A combination of ab initio methods, in particular the valence bond self-consistent field (VB-SCF) and the valence bond configuration interaction (VB-CI) methods, are used to examine the origins of barriers to chemical reactions in a quantitative manner. Valence bond methods are well suited to this type of study as their underlying philosophy relies on constructing the molecular (or supermolecular) electronic wave functions from those of the constituent atoms or fragments. The valence bond self-consistent-field (VB-SCF) method permits the computation of optimized nonorthogonal orbitals for any desired combination of valence bond structures. While the general VB-SCF method permits a full optimization of the nonorthogonal orbitals, in the present case, the optimization is restricted so that the orbitals retain their "atomic" character. A full optimization results in the final optimized nonorthogonal orbitals possessing contributions from several atomic centers. This delocalization leads to lower energies but prevents the qualitative characterization of the valence bond structures into "reactant" and "product" structures as (if full optimization is used) the orbitals span the entire supermolecule. Comparisons are made between VB-SCF, VB-CI, and CAS-SCF computations using the same basis set. The model problem examined here is the reaction F• + HF → FH + •F. The reaction is discussed in terms of noninteracting or "diabatic" reactant and product potential energy curves. The "curve crossing" picture of the origin of barriers to chemical reactions maintains that the "true" wave function of the system changes smoothly from a reactant to a product wave function as the reaction proceeds. This picture is examined through quantitative calculations in the present work, and its validity is critically tested.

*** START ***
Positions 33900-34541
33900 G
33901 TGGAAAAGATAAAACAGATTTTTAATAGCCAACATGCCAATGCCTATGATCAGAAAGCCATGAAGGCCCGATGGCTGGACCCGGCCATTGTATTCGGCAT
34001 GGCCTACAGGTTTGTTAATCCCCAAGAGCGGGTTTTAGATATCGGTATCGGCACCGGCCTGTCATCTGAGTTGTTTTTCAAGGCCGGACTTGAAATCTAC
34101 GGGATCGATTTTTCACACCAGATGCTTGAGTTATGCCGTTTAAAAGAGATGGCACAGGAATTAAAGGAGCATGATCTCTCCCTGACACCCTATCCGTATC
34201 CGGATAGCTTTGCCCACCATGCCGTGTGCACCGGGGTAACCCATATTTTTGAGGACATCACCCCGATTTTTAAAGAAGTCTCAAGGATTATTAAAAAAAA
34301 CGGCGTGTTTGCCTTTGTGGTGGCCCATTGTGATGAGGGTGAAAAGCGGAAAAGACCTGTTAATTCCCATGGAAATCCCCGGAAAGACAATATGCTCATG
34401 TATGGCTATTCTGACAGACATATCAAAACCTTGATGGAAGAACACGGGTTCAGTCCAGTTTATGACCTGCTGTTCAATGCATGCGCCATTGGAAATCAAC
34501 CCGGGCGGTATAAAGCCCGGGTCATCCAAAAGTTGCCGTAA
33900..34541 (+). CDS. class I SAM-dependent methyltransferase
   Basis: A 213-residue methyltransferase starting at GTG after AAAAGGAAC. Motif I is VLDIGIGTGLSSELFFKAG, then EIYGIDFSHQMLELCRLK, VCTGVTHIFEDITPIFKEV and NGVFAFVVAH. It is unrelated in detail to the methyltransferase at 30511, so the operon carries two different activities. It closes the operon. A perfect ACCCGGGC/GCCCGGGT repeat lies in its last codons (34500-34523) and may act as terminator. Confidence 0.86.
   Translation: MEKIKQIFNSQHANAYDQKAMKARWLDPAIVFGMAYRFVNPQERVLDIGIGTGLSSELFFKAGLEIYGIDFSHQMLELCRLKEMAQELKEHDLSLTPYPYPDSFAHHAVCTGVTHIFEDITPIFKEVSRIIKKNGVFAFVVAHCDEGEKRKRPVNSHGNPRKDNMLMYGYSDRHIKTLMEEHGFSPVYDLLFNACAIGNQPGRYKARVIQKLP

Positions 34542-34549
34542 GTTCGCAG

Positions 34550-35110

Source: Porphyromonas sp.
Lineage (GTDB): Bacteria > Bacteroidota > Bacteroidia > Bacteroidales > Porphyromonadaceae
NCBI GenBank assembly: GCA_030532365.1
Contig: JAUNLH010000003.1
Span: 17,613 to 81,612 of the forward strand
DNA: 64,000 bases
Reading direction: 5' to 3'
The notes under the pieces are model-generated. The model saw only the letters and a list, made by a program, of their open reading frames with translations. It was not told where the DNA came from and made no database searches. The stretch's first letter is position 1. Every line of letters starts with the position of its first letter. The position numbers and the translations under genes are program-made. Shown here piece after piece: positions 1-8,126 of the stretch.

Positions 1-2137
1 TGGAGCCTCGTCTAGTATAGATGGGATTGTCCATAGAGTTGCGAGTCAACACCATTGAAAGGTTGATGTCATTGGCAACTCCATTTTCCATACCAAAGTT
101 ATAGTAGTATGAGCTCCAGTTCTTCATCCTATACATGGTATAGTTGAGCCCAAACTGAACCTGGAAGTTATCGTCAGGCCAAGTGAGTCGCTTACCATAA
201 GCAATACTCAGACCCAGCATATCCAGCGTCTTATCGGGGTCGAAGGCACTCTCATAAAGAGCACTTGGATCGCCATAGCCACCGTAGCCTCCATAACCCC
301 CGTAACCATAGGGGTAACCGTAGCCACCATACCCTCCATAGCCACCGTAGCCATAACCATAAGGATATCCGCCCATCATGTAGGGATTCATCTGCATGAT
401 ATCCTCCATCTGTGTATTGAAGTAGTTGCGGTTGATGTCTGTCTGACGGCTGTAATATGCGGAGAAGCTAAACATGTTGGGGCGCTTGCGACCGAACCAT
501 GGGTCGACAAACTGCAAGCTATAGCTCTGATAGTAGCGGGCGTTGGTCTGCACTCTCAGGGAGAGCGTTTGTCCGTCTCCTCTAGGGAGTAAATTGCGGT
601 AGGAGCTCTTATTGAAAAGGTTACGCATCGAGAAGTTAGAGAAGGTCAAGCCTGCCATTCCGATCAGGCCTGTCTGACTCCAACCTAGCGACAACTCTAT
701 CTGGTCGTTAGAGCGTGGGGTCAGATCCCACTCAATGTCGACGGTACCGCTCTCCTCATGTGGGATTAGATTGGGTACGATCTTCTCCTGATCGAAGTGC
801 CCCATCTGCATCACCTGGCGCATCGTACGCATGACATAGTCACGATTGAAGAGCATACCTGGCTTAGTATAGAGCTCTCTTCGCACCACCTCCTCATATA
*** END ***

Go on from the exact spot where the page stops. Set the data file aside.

ASJC Scopus subject areas
- Physical and Theoretical Chemistry